In-Sight: Immanuel

​Michael Card has been one of my favorite musicians for a long time, recognized by many as a musical theologian, not just a performer.  His composition, “Immanuel,” is the song Jeannie and I turn to every Advent. We are still moved listening to it, even after doing so for decades.

Immanuel is the one-word summary for Advent—God with us.  The cosmic Christ fit into a manger and lived among us full of grace and truth (John 1:14, 17).  Indeed, the Kingdom of God has come near.  We no longer have to ask what God is like.  Jesus puts a face on God.  We no longer have to ask what it means to be a disciple.  We are followers of Christ.  We no longer have to ask what the Christian life is.  It is Christlikeness.

Immanuel provides the vision, the intention, and the means of our faith and our life. [1]  Indeed, in him we live, and move, and have our being (Acts 17:28).  Advent is not a time to limit our focus on “baby Jesus,” though the stories in Matthew and Luke are memorable and moving.  Advent is a time, as the word shows, to begin (begin again) our journey “with God.”  Advent is the reminder that it is God who initiated the journey, becoming incarnate in Jesus—and who now, through the Holy Spirit, continues to be with us.  Immanuel is the one-word reminder that we are never alone. [2]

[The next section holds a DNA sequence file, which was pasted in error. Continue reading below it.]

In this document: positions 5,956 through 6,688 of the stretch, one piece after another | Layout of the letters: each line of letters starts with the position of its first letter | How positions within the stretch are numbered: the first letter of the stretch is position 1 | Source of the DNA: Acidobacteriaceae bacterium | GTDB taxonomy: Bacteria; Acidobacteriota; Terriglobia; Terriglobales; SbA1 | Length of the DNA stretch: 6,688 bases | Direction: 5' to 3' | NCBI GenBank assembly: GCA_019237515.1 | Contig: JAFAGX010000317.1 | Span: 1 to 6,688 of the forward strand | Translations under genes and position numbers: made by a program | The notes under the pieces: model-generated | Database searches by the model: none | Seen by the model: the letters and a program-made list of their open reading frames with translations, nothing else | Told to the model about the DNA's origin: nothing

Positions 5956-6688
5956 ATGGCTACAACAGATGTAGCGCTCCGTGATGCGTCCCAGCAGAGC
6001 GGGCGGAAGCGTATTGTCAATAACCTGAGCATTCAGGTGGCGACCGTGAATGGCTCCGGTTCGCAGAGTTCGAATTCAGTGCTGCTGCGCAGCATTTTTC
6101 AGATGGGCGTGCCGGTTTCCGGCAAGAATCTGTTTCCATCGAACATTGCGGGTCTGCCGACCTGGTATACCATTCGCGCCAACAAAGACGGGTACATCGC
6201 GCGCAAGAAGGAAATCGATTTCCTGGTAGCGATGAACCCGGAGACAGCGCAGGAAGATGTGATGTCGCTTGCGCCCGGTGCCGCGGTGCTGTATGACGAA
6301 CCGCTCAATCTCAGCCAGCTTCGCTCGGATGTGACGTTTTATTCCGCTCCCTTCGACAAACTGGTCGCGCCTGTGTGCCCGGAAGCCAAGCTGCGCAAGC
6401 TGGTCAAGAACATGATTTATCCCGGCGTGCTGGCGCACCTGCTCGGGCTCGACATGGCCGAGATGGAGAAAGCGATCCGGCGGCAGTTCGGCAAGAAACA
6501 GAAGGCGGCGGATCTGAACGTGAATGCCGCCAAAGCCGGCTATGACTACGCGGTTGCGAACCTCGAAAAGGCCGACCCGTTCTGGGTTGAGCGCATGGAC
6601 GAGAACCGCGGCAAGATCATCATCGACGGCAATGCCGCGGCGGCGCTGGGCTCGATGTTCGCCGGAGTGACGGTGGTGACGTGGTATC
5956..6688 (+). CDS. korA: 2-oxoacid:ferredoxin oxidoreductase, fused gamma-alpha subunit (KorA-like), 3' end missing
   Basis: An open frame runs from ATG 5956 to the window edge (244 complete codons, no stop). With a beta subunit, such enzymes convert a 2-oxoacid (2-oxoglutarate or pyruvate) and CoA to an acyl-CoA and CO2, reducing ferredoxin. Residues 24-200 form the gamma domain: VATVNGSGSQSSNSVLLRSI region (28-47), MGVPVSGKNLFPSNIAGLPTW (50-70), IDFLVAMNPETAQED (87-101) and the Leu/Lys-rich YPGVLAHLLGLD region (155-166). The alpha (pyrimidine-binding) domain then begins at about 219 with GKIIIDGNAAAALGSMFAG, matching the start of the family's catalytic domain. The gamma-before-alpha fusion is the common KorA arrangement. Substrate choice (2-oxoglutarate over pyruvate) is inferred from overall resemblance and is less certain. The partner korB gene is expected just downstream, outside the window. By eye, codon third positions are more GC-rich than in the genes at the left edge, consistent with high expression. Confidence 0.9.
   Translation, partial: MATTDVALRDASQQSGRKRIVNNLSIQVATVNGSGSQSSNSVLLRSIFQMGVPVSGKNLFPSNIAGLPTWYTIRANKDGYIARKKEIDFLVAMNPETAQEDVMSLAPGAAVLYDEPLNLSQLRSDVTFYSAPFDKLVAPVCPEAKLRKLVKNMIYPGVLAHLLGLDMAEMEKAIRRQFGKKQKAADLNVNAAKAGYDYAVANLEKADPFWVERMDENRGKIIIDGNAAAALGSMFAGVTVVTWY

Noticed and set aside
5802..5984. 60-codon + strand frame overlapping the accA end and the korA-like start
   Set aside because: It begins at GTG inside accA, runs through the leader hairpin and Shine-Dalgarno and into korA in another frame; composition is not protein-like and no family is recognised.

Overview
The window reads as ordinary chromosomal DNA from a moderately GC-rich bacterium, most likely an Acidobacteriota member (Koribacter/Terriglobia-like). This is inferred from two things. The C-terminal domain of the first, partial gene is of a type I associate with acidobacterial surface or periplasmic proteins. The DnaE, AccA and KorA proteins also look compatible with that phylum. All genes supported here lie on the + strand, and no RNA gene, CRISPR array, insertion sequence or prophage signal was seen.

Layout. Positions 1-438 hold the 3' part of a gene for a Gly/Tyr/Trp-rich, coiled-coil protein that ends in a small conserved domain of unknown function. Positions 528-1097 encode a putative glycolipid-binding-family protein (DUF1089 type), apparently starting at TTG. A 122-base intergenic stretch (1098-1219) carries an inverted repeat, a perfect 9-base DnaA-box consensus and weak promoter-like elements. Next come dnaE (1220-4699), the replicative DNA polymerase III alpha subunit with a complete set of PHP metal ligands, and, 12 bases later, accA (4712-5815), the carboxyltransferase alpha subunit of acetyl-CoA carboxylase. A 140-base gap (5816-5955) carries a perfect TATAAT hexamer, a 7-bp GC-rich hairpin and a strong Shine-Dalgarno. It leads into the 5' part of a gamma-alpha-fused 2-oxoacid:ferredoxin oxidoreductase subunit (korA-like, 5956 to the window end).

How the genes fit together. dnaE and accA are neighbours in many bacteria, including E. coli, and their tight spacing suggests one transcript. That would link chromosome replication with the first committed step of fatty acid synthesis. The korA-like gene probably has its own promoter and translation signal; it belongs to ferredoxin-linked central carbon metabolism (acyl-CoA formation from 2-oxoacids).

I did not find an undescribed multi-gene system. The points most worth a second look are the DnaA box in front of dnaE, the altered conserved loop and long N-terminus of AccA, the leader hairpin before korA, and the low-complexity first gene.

Advent is our annual opportunity to renew the with-God life.  The Christian Year begins in Advent as a realization of the fact that twelve months is the maximum amount of time any of us should be in a distant relationship with God.  Every year, God says in Christ, “I am with you.”  Every year, God asks, “Will you be with me?”  And in these days of Advent, we have the marvelous opportunity to respond, “Yes, O yes!”

Listen, as Michael Card takes you into this good news…https://g.co/kgs/BLHsPk

[1] The ‘Life With God Bible’ (HarperOne, 2005) uses the “With-God Life” the interpretive paradigm for the entirety of Scripture.  This version of the Bible was developed by Richard Foster and others involved in the Renovaré spiritual formation ministry, and it is remains the central resource of that ministry.

[2] Joseph Girzone has written a moving testimony to this reality in his book. ‘Never Alone’ (Doubleday, 1994). 

About Steve Harper

Retired seminary professor, who taught for 32 years in the disciplines of Spiritual Formation and Wesley Studies. Author and co-author of 42 books. Also a retired Elder in The Florida Annual Conference of The United Methodist Church.
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